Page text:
Yes, and there can be no doubt about it.

But what do we need most to build for man? A shelter of brick and clay, to find him a morsel of food, to give him back the same animal life that he lost?!?

No doubt that may be the first necessity of our animal and physical parts. But would we not care to build in our mind and heart – vision and strength and hope. And lend to our ignorance a vision of the whole, to our blindness the sight that sees not just the destruction of the body but the immortality of the soul triumphant over death. And who would do that? Not the vain-glorious philanthropist feeding the corpse of desire so as to revive it again. Not the politicians and the ‘aid’ of the so-called ‘developed’ nations. Not the kind of media that thrives on morbid sensationalism or at best raises only some dust of sentimental piety, whose fervour settles down as rapidly as the waves that climbed high. Man is in urgent need to outgrow himself and his limitations, self imposed by his ego that chooses to live in ignorance or best in a superficial knowledge, studying the surface play of Nature and its fringe of outermost forces. But there is a deeper knowledge and power to which man can rise, a wider and fuller seeing to the summits of which his vision can climb. Even now, in our ignorance that vision sometimes unfolds itself. There are some who dreamt of the destructive tide, some who sensed it in their bodies. Some areas and animals were strangely protected as if by the working of a mysterious all-knowing force. What the animal works out unconsciously, man must do so through conscious intuition. The mysterious Power that rests in the high and solitary peaks, acting only now and then from behind as a miraculous intervention must become man’s inborn nature, or shall we say, Supernature. The mere animal-man grows into a divine being, a new and different species sharing the Vision and Will of the All-powerful Wisdom.

Yes, rebuild we must but on a newer plane and on a qualitatively different ground. On a ground where Death cannot reach and where destruction loses its force! Otherwise, we will only play with appearances. We will only master one tidal wave to be drowned by another, conquer plague, tuberculosis and small-pox only to be threatened by heart-disease, cancer and AIDS. Or even if we were to find a secure fortress from known messengers of death, yet would death find us through new agents. For death is only an obverse side of life and therefore it too can create its own forms like life does. No outer defence can help us so long as our inner fortress of nature remains undefended and weak.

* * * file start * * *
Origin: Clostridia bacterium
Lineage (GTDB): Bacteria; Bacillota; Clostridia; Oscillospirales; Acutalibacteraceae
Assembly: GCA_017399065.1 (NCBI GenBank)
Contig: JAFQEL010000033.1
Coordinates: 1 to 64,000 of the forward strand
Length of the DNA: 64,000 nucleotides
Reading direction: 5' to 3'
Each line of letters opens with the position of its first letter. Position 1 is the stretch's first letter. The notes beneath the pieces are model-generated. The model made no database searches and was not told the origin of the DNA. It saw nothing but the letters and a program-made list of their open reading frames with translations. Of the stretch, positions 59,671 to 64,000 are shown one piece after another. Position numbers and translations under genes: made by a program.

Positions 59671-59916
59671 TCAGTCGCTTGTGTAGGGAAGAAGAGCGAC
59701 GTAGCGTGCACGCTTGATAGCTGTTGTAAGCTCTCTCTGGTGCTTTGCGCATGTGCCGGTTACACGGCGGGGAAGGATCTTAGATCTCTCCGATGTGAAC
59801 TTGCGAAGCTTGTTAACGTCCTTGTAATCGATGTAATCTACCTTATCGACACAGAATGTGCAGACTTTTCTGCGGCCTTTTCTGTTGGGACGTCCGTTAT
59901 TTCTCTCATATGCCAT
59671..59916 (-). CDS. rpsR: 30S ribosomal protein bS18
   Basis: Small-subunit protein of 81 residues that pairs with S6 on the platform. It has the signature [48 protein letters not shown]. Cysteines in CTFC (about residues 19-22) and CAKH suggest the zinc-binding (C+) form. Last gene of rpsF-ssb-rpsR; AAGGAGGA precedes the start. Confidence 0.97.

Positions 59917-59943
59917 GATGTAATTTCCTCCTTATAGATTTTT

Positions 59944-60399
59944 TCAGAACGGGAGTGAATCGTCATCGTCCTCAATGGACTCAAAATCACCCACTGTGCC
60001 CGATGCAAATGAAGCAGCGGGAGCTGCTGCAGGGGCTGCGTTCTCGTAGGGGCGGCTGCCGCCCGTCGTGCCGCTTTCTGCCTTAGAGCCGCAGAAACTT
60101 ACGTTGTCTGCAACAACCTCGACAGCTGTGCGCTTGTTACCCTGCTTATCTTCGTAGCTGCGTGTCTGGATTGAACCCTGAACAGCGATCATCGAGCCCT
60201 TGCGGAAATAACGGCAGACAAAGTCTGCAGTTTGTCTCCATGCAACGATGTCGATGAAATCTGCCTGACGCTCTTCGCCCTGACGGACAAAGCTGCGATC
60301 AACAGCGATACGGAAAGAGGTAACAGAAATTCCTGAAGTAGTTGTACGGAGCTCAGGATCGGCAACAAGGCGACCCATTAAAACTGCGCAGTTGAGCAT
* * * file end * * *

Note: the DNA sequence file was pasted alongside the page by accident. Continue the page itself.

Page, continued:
Perhaps that is the next challenge, the challenge of the new millennia thrown at man. To create a new body, plastic and supple, to spontaneously adapt to every change. To create a new mind of light that sees with an inborn luminosity far ahead in time and hears through its subtle ears the footsteps of an unborn destiny. A new will of life that has the power to turn the tide away or ride over it as a sport and fun holding the lion’s mane. A new heart, not just sharing a weak sympathy born out of a common fear and nervous pity, but a heart that is as strong as it is compassionate, that can spontaneously sow the seeds of hope and courage. In short, a new man or better still a new being in a new body. Perhaps this is what Nature is busy creating right now even as we wail and lament. Perhaps the shaking and quaking of the earth’s and ocean’s floor is a physical symbol and expression of the shaking and quaking of our inner space. The giant wave only a massive release of a stupendous energy thrown upon from the disc of a hidden sun, rising out of the caves of the dark subconscient depths below our feet. All forms of life that cannot bear its heat and light hide or perish. The rest undergoes the scorching blaze of the fire of an inner anvil so that a greater power can emerge out of our very cells. Perhaps the destruction we see is only the loud thunderclap of a new creation and death and tragedy —  a bliss waiting to upsurge and rise higher than man has ever known.